“Wonderful” Brand Recall May Eclipse Recalls by Additional Companies, Brands
Pistachios have been in the headlines lately, but for all the wrong reasons: some of the nuts are contaminated with Salmonella, and recalls by three companies are underway. Products involved in the first pistachio recall are linked to a multistate outbreak of Salmonella Montevideo.
The two additional pistachio recalls announced a day later also involve positive Salmonella tests. Officials have not yet linked these pistachios with any cases of Salmonella, but say that due to the time it takes between when a person becomes ill and when the illness is reported (2 to 4 weeks on average), there may be outbreak cases that state agencies have not yet reported to the CDC.
Wonderful Pistachios Announces First Recall
Wonderful Pistachios announced the first recall on March 9th. The company voluntarily recalled aa multitude of products sold nationwide,and in Canada, Mexico, and Peru.
The recalled products were sold under multiple brand names – “Wonderful,” “Paramount Farms” and “Trader Joe’s.” Since many nuts, including pistachios, have long shelf lives, health agencies expressed concerns that the recalled product may still be in consumers’ homes.
The sheer magnitude of the recall alone resulted in widespread press coverage. When the Centers for Disease Control and Prevention (CDC) announced an ongoing outbreak of Salmonella Montevideo linked to the recalled nuts, coverage increased exponentially.
The outbreak, according to an outbreak alert issued by the CDC on the same day Wonderful Pistachios announced the recall, involved eleven outbreak cases spread across nine states. Two cases were confirmed in both Washington and Arizona, while Alabama, Connecticut, Georgia, Michigan, Minnesota, North Dakota, and Virginia each confirmed one case involving the outbreak strain. Two cases required hospitalization due to the severity of illness.
Two New Pistachio Recalls Announced on Day Following “Wonderful” Announcement
Two additional companies announced pistachio recalls on March 1oth, the day after Wonderful Pistachios and the CDC released information about the outbreak and the first recall.
Kanan Enterprises Inc., a Solon, Ohio corporation, recalled “Favorites Natural Pistachios” at the request of the third-party producer that supplied the pistachios. The product was distributed to and sold by convenience stores nationwide. The third-party supplier asked the company to issue the recall because the pistachios had the “potential to be contaminated with Salmonella,” according to Kanan Enterprises’ press release.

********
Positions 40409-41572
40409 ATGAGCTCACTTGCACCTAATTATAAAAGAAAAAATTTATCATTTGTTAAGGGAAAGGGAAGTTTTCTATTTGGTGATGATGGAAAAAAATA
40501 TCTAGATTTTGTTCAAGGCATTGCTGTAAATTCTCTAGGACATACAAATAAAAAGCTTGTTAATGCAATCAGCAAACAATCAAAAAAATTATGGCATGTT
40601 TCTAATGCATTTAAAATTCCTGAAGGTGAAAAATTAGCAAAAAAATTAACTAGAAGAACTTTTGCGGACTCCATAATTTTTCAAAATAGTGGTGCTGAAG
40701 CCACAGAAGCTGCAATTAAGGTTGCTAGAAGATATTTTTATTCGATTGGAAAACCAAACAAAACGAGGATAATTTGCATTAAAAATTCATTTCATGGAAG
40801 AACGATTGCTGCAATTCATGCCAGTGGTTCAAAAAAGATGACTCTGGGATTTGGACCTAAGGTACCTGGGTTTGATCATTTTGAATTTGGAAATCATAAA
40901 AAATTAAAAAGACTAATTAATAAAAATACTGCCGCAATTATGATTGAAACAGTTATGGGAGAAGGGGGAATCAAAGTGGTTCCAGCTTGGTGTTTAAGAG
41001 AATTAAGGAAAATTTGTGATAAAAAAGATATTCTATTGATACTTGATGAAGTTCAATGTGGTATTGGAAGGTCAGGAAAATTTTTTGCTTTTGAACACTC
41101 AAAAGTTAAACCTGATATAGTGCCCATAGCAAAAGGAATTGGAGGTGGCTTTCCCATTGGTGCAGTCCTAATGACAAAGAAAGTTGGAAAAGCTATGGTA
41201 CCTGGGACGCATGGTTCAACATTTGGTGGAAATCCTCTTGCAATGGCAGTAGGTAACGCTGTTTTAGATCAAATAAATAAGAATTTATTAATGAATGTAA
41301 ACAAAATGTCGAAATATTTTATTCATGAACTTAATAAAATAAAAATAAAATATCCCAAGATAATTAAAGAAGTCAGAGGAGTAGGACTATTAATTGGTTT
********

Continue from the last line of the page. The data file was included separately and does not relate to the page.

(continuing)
Boerne, Texas’ Texas Star Nut and Food Co. Inc. recalled “Nature’s Eat Natural Pistachio Kernels” on March 10th after a random sample analyzed by a third-party FDA-contracted lab tested positive for salmonella. This recall, more limited geographically, targeted only Texas and Louisiana consumers and retail locations.
“Wonderful” Announcement Eclipses Subsequent Recalls
The Kanan Enterprises and Texas Star Nut recalls went largely unreported – especially when compared to the coverage received by the Wonderful Pistachio situation – leaving consumers largely uninformed. The vast majority of consumers depend on news outlets to report information about product recalls. Consumers are left vulnerable when a recall goes un- or under-reported. The pistachio recalls epitomize this problem.
Wonderful Pistachios is a large, nationally-known company. The company launched a number of advertising campaigns promoting its pistachios, an effort that included airing a Wonderful Pistachios ad featuring Stephen Colbert during the 2014 Super Bowl. When a company this well-known issues a large-scale recall, people pay attention.
Add to the company’s notoriety a multistate outbreak of food poisoning severe enough to warrant the attention of the CDC and FDA, and you have on your hands a situation where comparatively small events will go unnoticed.
Texas Star Nut expanded its recall five days after Wonderful Pistachio’s first press release, an event that received even less attention than the company’s initial recall. The Wonderful Pistachio recall and outbreak were so overwhelming when compared to coverage of the other two recalls that even the announcement that all three recalls could be connected – FDA spokesman David Steigman admitted that the agency was “working to confirm whether the recalls are all related” – was picked up by only a small number of media outlets.